An overhaul of the district’s career education programs seeks to make classes more challenging and put career-track students on the path to higher ed, but many schools have lost programs, and fewer students are participating overall.
To stop youth violence, ask students for the answers
In 2010, 70 school-age children from Chicago were killed by gunfire and more than 600 were wounded, according to the Chicago Police Department. Youth violence is widespread, and is the second leading cause of death nationally for people between the ages of 10 and 24, according to the Centers for Disease Control and Prevention/National Center for Injury Prevention and Control.
These statistics are heart-wrenching, and the pain and suffering is felt profoundly by families and the wider community. The Do the Write Thing (DtWT) challenge is a creative and constructive program aimed at squarely addressing the scourge of youth violence. The initiative asks middle-school students to focus on how they can distance themselves from violence, and invites them to think about ways to reduce violence and how they can be part of the solution.
I’ve proudly served as chair of Chicago’s DtWT Challenge for four years, and during this time I have seen the undeniable power of the program. Part of the National Campaign to Stop Violence, the DtWT Challenge reaches hundreds of Chicago public and Catholic schoolchildren. The stories of courage and compassion in the face of crushing pain and family grief are humbling and inspiring. My participation in the program has left a life-altering impression on me and its far-reaching potential to bring about positive change continues to motivate me to encourage more widespread participation.
The 2012 program has kicked off, but it’s not too late for schools and students to join the challenge. The deadline to submit essays, or other forms of creative writing, is Friday, March 2. Last year, Chicago’s DtWT challenge received more than 1,000 entries from 7th and 8th grade students from approximately 30 schools. In 2012, we aim to increase the number of participating schools and students, especially those schools and students who have not previously participated.
Power of Creative Writing
Sara Arthur, a teacher at Mark Sheridan Elementary, is one of the many educators who see the value in this dynamic program.
“Do the Write Thing has become a lifeline for the kids to escape some of the violence in their lives. As a teacher, the program is a win-win,” she says. “You really get to know your students on a different level as well as see what they can write when some of the restraints are taken off.”
“The students can write a poem, essay or short story. They can really find any way they want to express their ideas,” Arthur says. “Do the Write Thing is a chance for kids to really experiment and be creative with their writing while also contributing to a meaningful message.”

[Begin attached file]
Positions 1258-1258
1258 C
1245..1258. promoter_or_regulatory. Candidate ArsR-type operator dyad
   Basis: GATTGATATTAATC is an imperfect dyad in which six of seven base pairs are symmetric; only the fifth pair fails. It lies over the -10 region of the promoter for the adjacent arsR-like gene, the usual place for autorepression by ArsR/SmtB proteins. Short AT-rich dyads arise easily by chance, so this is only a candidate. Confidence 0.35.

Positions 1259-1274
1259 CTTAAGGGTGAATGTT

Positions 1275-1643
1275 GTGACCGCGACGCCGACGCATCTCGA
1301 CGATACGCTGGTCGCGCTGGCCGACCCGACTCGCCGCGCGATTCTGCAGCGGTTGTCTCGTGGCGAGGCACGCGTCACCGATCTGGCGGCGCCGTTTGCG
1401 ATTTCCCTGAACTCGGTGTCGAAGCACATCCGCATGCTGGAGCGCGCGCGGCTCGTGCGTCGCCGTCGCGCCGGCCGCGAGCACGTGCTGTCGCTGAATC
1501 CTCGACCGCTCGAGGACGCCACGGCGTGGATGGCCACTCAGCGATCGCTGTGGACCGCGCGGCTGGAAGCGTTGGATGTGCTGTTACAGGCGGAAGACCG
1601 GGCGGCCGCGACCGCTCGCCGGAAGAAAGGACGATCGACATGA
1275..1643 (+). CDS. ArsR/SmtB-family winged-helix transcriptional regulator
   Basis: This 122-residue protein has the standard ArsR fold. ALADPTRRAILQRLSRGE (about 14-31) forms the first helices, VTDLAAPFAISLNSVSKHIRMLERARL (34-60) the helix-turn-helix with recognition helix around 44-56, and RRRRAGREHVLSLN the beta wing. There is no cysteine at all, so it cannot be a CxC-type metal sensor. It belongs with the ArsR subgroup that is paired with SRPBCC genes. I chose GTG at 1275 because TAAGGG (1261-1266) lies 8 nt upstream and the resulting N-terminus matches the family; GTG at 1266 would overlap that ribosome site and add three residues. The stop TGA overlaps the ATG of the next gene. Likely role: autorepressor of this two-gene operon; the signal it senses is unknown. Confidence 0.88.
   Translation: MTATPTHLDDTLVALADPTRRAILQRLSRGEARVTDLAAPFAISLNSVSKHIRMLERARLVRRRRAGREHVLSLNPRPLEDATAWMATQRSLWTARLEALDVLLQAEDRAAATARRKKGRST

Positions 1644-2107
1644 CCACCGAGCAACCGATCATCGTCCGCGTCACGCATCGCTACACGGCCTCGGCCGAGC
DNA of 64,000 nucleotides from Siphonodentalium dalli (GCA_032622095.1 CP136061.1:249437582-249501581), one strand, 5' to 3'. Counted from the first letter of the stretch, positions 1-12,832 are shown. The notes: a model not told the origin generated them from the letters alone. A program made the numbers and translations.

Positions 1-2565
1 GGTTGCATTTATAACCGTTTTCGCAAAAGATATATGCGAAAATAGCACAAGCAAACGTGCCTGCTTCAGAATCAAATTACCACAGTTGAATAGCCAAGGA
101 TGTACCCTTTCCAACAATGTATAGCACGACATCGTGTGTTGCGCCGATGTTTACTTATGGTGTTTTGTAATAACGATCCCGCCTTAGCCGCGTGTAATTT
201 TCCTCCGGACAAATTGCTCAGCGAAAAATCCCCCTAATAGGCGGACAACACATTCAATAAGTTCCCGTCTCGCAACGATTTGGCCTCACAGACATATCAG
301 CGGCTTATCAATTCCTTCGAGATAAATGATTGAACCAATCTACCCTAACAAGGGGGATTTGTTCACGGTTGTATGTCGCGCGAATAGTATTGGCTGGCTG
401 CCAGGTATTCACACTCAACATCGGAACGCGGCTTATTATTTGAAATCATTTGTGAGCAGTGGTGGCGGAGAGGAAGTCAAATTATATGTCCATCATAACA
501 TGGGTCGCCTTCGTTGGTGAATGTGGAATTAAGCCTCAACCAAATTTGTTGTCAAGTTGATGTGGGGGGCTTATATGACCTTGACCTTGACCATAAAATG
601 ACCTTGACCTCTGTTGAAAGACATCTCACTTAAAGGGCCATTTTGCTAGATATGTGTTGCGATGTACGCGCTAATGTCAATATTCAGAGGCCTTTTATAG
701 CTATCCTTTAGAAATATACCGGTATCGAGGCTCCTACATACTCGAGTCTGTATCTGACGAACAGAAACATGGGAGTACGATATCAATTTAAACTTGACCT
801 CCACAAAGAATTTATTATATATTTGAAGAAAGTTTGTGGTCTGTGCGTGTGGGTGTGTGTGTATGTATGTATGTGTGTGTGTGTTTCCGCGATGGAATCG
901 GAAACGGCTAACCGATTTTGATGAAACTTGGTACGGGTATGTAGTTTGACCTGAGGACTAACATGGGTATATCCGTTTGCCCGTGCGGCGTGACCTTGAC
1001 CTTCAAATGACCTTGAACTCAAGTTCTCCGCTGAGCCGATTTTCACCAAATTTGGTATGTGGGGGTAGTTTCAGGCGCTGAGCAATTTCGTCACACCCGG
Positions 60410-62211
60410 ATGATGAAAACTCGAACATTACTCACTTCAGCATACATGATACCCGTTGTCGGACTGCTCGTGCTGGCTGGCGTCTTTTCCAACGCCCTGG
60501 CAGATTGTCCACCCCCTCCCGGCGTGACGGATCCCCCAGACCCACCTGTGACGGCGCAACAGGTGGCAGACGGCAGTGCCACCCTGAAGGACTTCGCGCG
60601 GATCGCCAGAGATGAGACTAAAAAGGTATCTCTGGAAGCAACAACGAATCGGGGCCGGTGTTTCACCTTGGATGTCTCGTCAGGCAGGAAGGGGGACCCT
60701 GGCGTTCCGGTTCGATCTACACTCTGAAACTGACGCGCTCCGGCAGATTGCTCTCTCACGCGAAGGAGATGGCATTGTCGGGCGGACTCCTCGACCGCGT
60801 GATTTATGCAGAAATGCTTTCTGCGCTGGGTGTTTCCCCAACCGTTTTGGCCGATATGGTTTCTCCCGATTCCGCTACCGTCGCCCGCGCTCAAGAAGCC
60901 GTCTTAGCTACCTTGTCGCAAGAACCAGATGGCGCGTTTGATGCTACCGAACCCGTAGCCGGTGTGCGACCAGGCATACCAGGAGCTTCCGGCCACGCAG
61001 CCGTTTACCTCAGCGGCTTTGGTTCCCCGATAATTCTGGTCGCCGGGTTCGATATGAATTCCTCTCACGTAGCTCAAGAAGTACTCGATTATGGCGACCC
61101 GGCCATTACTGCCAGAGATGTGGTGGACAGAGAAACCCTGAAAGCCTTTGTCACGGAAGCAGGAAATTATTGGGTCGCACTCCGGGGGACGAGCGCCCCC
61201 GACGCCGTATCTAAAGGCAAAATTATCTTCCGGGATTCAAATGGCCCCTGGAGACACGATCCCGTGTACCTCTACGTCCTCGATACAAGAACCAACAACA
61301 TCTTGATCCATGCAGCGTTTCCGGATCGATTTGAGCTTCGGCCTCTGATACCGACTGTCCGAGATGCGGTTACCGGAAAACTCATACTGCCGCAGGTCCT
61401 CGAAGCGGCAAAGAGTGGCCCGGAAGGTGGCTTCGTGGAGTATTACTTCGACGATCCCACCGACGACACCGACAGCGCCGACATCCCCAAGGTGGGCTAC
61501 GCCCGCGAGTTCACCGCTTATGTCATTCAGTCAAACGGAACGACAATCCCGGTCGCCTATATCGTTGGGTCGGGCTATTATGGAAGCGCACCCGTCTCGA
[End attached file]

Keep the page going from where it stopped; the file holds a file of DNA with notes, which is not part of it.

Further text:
Following classroom discussions on youth violence, students are asked to make a commitment to stay away from violence and provide written answers to three questions: How has violence affected my life? What are the causes of youth violence? What can I do about youth violence?
The essays, or other forms of creative writing, are reviewed by hundreds of readers across Chicago. The finalists are judged by a distinguished panel that picks the top 100 entries. As a senator, President Barack Obama served as a judge.
The student authors, along with their teachers and parents, will be honored at an awards ceremony on May 8 at the University of Illinois at Chicago. The top male student and top female student will be named and will attend the national awards ceremony in Washington, D.C., in July. The five-night trip to Washington, D.C. includes visits to the Library of Congress, the U.S. Supreme Court and their state legislators, among other activities and events.
Since 1998, the National Campaign to Stop Violence’s DtWT challenge has been opening new doors for middle-school students across Chicago. The innovative program encourages participating students to think about their role in society and helps them realize they have a responsibility to be a force for positive change in their environment. By taking time to consider what an individual can do and translating their thoughts into written words, each student comes to accept the active role they can play in their local neighborhood and wider community.
A quote from Rashad Johnson, a finalist from 2008, illustrates that concept.
“Statistics say I will never walk across the stage for high school graduation, nor will I even step foot on a college campus,” Johnson said. “Statistics say I will be a teenage father and I will never be married nor will I help to raise my children. ... But I say if we eliminate the violence, the statistics will eliminate themselves. … Most of all, it takes determination and education to know that in my family, the violence stops with me.”
Robin Hulzhiser is a partner in the Chicago office of law firm Latham & Watkins.